Drink of the Week: The Affinity Cocktail


Today’s drink is another tasty relic from probably well before the 1930 publication of Harry Craddock’s “The Savoy Cocktail Book.” As others have pointed out, it’s really just a slightly reshuffled Perfect Manhattan but with Scotch…which I guess would make it a somewhat less potent, Perfect Rob Roy.

In any case, I think I might actually like this drink more than the standard Rob Roy. It’s both light and, for a drink that’s comprised of only alcoholic ingredients it’s surprisingly refreshing. At least if you shake it. The funny part here is that, while Craddock (like me) often breaks the conventional wisdom that one should only shake cocktails containing juices, for this drink he specifically calls for stirring. We are told that bartender Erik Ellested, however, specifically called for shaking it. I think Ellested’s got this one right.

In any case, this is a drink that deserves to become better known and you certainly can’t complain that it’s too hard to make. Let’s get started.

The Affinity Cocktail

1 ounce Scotch whisky
1 ounce dry vermouth
1 ounce sweet vermouth
1-3 dashes Angostura bitters
1 lemon twist (helpful garnish)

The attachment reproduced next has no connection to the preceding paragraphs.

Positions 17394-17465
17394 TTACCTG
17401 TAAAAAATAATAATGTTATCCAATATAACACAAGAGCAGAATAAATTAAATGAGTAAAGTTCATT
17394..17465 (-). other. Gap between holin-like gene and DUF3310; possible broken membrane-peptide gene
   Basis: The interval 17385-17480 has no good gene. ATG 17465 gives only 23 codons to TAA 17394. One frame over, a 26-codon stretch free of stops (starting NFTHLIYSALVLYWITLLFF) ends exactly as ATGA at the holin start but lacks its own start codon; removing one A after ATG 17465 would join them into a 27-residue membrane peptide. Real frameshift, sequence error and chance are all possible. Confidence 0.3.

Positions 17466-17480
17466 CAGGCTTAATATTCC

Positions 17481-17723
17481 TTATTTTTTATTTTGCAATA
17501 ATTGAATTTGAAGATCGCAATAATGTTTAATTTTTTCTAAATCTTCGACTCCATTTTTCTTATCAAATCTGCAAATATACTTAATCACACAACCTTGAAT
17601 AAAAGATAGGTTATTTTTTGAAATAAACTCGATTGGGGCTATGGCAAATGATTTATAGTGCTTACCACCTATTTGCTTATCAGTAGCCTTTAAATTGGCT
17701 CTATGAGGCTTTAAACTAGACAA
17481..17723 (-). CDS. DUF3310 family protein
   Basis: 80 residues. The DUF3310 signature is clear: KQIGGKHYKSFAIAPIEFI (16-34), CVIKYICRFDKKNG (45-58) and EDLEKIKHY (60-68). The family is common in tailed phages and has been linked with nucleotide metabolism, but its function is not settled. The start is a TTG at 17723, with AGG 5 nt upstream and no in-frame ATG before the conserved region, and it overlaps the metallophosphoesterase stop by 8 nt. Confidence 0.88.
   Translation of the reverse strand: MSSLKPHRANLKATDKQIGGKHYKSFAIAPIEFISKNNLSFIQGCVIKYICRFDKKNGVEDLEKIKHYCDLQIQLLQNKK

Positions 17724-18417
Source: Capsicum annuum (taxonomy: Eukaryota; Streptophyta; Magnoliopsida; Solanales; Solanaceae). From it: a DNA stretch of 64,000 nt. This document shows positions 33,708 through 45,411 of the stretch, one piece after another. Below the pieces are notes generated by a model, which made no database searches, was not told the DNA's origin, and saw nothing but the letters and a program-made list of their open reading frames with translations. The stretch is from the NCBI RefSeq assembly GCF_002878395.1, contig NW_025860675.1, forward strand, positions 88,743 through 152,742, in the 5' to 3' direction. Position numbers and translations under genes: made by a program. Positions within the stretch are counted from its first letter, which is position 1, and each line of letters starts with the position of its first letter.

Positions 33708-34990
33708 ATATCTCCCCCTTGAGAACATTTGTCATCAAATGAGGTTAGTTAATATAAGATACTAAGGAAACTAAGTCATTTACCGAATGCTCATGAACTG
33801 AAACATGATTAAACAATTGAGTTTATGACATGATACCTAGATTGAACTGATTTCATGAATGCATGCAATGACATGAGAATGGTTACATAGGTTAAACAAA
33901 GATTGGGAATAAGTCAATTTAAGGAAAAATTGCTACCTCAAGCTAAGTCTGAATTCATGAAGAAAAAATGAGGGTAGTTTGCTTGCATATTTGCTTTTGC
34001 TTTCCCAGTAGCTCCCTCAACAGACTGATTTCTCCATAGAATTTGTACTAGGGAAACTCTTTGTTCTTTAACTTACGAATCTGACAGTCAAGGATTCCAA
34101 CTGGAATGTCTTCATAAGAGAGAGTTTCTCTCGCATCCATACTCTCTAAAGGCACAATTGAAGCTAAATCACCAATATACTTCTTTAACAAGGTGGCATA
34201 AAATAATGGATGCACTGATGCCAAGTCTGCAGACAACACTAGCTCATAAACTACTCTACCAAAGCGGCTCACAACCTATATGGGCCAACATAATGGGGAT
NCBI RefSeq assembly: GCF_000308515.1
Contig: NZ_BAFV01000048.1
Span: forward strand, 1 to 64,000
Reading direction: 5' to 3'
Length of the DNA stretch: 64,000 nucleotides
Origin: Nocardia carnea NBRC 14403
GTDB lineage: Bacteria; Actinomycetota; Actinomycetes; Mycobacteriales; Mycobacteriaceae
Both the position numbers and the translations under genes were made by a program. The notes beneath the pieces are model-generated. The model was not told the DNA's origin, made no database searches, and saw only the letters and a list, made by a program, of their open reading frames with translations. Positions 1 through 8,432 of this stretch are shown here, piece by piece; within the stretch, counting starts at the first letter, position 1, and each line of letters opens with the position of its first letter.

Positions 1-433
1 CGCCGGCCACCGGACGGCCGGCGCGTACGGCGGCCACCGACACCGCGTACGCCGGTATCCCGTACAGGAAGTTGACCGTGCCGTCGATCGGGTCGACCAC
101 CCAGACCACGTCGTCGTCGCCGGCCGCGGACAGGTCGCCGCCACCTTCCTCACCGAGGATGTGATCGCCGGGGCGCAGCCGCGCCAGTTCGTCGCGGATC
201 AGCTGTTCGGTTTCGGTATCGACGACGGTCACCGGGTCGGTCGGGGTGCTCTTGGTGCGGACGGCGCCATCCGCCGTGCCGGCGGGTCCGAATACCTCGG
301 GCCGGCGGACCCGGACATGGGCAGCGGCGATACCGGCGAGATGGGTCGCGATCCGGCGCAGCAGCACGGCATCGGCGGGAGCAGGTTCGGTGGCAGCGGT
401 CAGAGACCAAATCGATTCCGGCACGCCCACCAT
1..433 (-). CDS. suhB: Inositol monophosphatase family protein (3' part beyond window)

Combine the ingredients in cocktail shaker and shake fairly vigorously. (If you insist on stirring this one in a mixing glass, of course, I cannot stop you!) Strain into a well chilled cocktail glass and add the lemon twist for a subtle bit of counterpoint. (If you can’t find a lemon, I will still permit you make this drink, however.)


My Scotches this time around were Dewar’s, Monkey Shoulder, and Johnny Walker Black – which I bought specifically for this drink when I got curious how a smokier/peatier whisky would play in this this drink. My dry vermouths were Noilly Pratt and Martini. My sweet vermouths were Noilly Pratt and Carpano Antica.

I tried as many permutations as I could, and I think my favorite involved the Johnny Walker and the Carpano. The stronger smokier and more bitter flavors combined nicely with the sweeter notes for a piquant, yet easygoing Manhattan-esque treat that many might prefer to an actual Manhattan. The sweetness of the Monkey Shoulder also blended well with the bolder Carpano and the more laid-back Noilly Pratt sweet…but, really, I liked almost every version I made of the Affinity Cocktail. It’s annoying to say this but, yeah, it’s an easy drink with which to form an affinity.


About Author